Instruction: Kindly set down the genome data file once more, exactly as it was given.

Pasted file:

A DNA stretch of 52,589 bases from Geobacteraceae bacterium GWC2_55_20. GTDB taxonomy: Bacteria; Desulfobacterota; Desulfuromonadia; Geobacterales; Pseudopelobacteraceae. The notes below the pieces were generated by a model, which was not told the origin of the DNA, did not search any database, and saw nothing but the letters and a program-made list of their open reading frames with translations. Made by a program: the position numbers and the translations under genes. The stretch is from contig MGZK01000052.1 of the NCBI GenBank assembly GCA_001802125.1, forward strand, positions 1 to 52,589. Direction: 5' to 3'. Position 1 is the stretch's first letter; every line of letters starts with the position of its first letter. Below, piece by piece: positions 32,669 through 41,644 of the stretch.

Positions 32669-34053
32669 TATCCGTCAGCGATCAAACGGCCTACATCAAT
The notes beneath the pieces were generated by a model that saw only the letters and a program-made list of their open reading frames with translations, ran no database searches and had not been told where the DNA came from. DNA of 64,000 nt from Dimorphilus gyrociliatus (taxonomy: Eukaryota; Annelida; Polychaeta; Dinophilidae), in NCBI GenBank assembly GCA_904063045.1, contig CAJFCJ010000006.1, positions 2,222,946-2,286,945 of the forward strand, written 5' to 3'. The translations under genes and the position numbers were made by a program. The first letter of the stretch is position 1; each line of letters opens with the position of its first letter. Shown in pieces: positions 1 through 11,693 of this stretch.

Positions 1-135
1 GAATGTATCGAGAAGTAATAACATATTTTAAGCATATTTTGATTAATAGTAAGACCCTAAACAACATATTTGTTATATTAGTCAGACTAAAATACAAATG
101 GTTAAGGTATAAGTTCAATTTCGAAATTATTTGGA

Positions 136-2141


A DNA stretch of 52,589 bases from Geobacteraceae bacterium GWC2_55_20. GTDB taxonomy: Bacteria; Desulfobacterota; Desulfuromonadia; Geobacterales; Pseudopelobacteraceae. The notes below the pieces were generated by a model, which was not told the origin of the DNA, did not search any database, and saw nothing but the letters and a program-made list of their open reading frames with translations. Made by a program: the position numbers and the translations under genes. The stretch is from contig MGZK01000052.1 of the NCBI GenBank assembly GCA_001802125.1, forward strand, positions 1 to 52,589. Direction: 5' to 3'. Position 1 is the stretch's first letter; every line of letters starts with the position of its first letter. Below, piece by piece: positions 32,669 through 41,644 of the stretch.

Positions 32669-34053
32669 TATCCGTCAGCGATCAAACGGCCTACATCAAT
The notes beneath the pieces were generated by a model that saw only the letters and a program-made list of their open reading frames with translations, ran no database searches and had not been told where the DNA came from. DNA of 64,000 nt from Dimorphilus gyrociliatus (taxonomy: Eukaryota; Annelida; Polychaeta; Dinophilidae), in NCBI GenBank assembly GCA_904063045.1, contig CAJFCJ010000006.1, positions 2,222,946-2,286,945 of the forward strand, written 5' to 3'. The translations under genes and the position numbers were made by a program. The first letter of the stretch is position 1; each line of letters opens with the position of its first letter. Shown in pieces: positions 1 through 11,693 of this stretch.

Positions 1-135
1 GAATGTATCGAGAAGTAATAACATATTTTAAGCATATTTTGATTAATAGTAAGACCCTAAACAACATATTTGTTATATTAGTCAGACTAAAATACAAATG
101 GTTAAGGTATAAGTTCAATTTCGAAATTATTTGGA

Positions 136-2141